High marks for settings, description, and ghostly atmosphere. Stott's narrator, however, is a puzzle wrapped in a conundrum and further obscured by her (hidden) motives. While appearing to lament an inevitable tragedy -- she's a little too busy helping it along. Liked the historical mystery side, thought the contemporary mystery over-plotted and somewhat telegraphed.
No one has brought up the fact that the author herself has uncovered a real mystery concerning Isaac Newton's involvement in alchemy, the closely researched Trinity deaths & the elusive 17th century mathematician & fellow of King's College, Ezekiel Foxcroft. Her suspicions about Newton are fascinating & believable; her post-novel information on Newton including his list of his own sins, a well-written time line and very useful bibliography about Newton & other related subjects such as the Great Plague made me want to do some of my own sleuthing. I am a believer, Professor Stott!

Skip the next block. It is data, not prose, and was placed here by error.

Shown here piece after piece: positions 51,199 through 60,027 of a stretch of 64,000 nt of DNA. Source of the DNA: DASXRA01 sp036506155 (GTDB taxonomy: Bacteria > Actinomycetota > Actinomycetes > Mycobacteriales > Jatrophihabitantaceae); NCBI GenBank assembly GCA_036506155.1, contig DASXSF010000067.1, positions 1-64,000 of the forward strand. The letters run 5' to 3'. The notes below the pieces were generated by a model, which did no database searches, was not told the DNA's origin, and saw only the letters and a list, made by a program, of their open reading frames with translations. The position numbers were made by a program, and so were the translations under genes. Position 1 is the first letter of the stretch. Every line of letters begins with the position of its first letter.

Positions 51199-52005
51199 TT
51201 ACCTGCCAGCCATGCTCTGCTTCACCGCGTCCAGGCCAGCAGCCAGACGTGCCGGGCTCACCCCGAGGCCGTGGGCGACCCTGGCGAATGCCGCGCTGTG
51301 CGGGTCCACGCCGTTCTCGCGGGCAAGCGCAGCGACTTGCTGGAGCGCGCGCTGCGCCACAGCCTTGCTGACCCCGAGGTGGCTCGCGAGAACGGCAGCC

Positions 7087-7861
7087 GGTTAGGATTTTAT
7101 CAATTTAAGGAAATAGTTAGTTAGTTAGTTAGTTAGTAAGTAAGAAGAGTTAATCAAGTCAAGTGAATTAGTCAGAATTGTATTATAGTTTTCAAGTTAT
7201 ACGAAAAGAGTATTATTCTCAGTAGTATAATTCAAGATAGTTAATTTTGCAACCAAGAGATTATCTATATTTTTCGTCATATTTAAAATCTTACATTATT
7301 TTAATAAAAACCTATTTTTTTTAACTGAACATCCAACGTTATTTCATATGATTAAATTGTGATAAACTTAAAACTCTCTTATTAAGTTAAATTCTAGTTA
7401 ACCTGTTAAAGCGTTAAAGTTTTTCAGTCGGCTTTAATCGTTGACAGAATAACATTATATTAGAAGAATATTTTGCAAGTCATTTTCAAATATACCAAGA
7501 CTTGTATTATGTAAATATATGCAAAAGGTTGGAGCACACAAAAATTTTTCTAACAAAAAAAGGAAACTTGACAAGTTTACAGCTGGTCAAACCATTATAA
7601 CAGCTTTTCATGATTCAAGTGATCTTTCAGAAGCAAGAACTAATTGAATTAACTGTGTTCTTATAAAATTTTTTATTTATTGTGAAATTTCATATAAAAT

Well-written book about a woman finishing a biography of Isaac Newton for the biographer who drowned suspiciously. Stott intertwines a present-day love story with an ancient mystery. Most of all I enjoyed reading about Newton and how driven he was to experiment with light and color, even as the plague was approaching Cambridge.
The reviews were good for this book, which is a historical mystery loosely based on Isacc Newton including his alchemy and tenure at Cambridge University. The modern day is juxtaposed with the past quite well. An enjoyable read, if a little predictable.
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